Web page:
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This fried rice recipe features a fall mixture of sliced Brussels sprouts and parsnips, but feel free to use whatever is fresh and in season. This recipe works best in a wok-- a skillet is too small for the volume of food and requires more oil to prevent sticking. Always use cold cooked rice otherwise the fried rice will be gummy and sticky.

Source: EatingWell Magazine, September/October 2011

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Read the full recipe after the video.

Recipe Summary test

total:
30 mins
Servings:
4
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Ingredients

Ingredient Checklist

Directions

Instructions Checklist
  • Heat a 14-inch flat-bottomed wok over high heat until a bead of water vaporizes within 1 to 2 seconds of contact. Swirl in 2 teaspoons oil, coating the bottom completely. Add beaten eggs and cook, tilting to cover the surface as thinly as possible to make an egg pancake. When the pancake is just set, 30 seconds to 1 minute, flip using a metal spatula and allow it to set for about 5 seconds. Transfer to a cutting board. Cut into bite-size pieces.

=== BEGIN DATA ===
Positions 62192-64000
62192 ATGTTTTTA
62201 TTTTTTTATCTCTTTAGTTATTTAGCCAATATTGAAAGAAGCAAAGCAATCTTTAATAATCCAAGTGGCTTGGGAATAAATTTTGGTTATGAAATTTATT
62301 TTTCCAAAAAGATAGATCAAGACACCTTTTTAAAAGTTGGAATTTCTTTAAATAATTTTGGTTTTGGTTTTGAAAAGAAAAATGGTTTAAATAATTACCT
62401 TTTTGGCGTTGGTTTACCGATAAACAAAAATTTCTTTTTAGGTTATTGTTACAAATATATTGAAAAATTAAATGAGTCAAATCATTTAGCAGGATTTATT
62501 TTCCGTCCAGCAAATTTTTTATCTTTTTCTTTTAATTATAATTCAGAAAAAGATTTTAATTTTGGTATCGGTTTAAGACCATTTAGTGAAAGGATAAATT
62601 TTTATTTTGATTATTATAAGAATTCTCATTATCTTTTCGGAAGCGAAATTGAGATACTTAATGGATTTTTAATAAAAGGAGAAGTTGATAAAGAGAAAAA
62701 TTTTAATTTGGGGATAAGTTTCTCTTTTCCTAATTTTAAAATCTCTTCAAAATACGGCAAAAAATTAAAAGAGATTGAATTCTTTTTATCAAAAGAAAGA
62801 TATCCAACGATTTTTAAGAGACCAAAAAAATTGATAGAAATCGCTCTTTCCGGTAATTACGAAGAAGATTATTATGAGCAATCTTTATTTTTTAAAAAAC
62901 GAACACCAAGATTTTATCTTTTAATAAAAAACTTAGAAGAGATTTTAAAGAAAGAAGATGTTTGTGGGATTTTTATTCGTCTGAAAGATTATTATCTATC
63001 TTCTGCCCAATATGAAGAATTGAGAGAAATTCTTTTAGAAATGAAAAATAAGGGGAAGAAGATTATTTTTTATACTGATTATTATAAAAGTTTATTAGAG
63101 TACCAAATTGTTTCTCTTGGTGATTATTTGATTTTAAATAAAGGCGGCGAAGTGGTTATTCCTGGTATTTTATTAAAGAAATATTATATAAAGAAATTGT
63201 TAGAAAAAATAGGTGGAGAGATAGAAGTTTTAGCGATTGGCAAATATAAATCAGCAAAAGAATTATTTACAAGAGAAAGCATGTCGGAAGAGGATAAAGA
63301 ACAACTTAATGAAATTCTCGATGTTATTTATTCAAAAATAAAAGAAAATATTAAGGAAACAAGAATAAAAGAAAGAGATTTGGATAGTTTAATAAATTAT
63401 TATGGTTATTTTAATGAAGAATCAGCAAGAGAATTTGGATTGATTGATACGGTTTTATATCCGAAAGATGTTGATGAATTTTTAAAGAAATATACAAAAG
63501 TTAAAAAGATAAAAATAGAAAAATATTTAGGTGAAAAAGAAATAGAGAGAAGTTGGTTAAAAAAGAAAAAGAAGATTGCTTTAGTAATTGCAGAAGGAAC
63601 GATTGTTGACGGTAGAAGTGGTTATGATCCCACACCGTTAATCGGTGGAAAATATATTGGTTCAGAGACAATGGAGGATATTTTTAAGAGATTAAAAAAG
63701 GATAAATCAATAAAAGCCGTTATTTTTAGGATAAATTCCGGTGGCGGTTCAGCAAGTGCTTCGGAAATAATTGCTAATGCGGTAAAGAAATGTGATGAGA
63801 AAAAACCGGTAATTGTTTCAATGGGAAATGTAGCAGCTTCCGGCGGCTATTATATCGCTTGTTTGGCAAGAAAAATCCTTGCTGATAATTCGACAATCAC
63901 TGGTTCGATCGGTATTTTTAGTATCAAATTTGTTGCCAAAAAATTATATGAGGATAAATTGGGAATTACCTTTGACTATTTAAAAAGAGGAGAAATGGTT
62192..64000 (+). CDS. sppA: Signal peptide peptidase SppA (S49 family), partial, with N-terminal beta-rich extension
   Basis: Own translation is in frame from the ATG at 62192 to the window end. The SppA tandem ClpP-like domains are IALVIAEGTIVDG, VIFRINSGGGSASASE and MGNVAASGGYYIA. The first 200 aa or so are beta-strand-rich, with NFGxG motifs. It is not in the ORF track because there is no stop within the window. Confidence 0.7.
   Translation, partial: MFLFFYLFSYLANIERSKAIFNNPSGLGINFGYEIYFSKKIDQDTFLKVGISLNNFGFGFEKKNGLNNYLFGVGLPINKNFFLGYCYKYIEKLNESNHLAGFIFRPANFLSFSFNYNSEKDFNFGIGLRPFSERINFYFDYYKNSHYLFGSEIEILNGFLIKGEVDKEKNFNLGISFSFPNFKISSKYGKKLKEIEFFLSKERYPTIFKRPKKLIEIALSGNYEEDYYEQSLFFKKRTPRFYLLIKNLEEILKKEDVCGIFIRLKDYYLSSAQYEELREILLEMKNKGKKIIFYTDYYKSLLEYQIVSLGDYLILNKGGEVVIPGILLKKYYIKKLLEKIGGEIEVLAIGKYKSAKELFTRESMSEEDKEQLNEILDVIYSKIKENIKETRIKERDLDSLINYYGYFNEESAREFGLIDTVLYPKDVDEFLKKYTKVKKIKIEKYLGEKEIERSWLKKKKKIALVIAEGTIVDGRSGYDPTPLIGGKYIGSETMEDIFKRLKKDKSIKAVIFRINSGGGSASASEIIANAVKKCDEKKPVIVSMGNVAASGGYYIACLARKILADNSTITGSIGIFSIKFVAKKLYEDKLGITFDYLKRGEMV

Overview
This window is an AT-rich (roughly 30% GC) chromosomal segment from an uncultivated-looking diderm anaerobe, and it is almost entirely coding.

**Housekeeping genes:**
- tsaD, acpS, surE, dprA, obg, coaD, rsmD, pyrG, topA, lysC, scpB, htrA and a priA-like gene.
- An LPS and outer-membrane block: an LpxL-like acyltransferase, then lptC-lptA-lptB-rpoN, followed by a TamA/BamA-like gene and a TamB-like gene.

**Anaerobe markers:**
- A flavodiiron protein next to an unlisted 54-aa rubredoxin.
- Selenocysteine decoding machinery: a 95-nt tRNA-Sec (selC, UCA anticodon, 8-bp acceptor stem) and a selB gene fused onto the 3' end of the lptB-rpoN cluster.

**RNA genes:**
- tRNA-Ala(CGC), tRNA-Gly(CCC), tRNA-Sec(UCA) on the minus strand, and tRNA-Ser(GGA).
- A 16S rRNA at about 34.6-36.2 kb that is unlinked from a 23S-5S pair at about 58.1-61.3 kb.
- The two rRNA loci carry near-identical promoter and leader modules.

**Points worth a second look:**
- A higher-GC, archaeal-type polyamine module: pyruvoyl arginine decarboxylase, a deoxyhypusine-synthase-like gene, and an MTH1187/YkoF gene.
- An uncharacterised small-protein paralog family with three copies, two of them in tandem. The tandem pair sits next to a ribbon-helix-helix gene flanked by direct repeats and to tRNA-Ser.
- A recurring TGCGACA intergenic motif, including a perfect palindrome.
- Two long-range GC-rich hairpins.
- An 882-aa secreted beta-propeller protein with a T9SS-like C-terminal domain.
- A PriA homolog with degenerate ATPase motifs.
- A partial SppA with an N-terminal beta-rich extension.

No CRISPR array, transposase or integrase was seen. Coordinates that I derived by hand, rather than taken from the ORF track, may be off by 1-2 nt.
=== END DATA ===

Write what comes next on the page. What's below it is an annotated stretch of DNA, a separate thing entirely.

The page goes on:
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  • Swirl 1 tablespoon oil into the wok, add garlic and shallots and stir-fry, using a metal spatula, until fragrant, 10 seconds. Add parsnips and Brussels sprouts, reduce the heat to medium-high and stir-fry until the vegetables are nearly cooked through, about 2 minutes. Swirl in the remaining 1 tablespoon oil, add rice, tomatoes and soy sauce and stir-fry, breaking up the rice, until heated through, 2 minutes. Sprinkle with cilantro, salt and pepper; add the egg pieces and toss to combine.

Tips

To prep parsnips, peel with a vegetable peeler, then quarter lengthwise and cut out the fibrous, woody core with a paring knife before dicing.

To make 4 cups cooked brown rice, bring 4 cups water and 2 cups brown rice to a boil in a large saucepan. Reduce heat to low, cover and simmer at the lowest bubble until the water is absorbed and the rice is tender, about 40 minutes. Let stand, covered, for 10 minutes. To cool, spread the cooked rice out on a large baking sheet and let stand until room temperature, then refrigerate until cold.

Give grains a cooldown: To cool grains down quickly, spread them out on a foil-lined baking sheet. The surface area helps speed cooling, while the foil prevents any residual flavors on the pan from seeping in.

People with celiac disease or gluten-sensitivity should use soy sauces that are labeled "gluten-free," as soy sauce may contain wheat or other gluten-containing sweeteners and flavors.

Nutrition Facts

400 calories; protein 10.9g; carbohydrates 60.2g; dietary fiber 6.8g; sugars 4.8g; fat 13.4g; saturated fat 2.7g; cholesterol 93mg; vitamin a iu 1009IU; vitamin c 32mg; folate 68.6mcg; calcium 76.2mg; iron 2.4mg; magnesium 114.8mg; potassium 541.4mg; sodium 471.5mg; thiamin 0.3mg.
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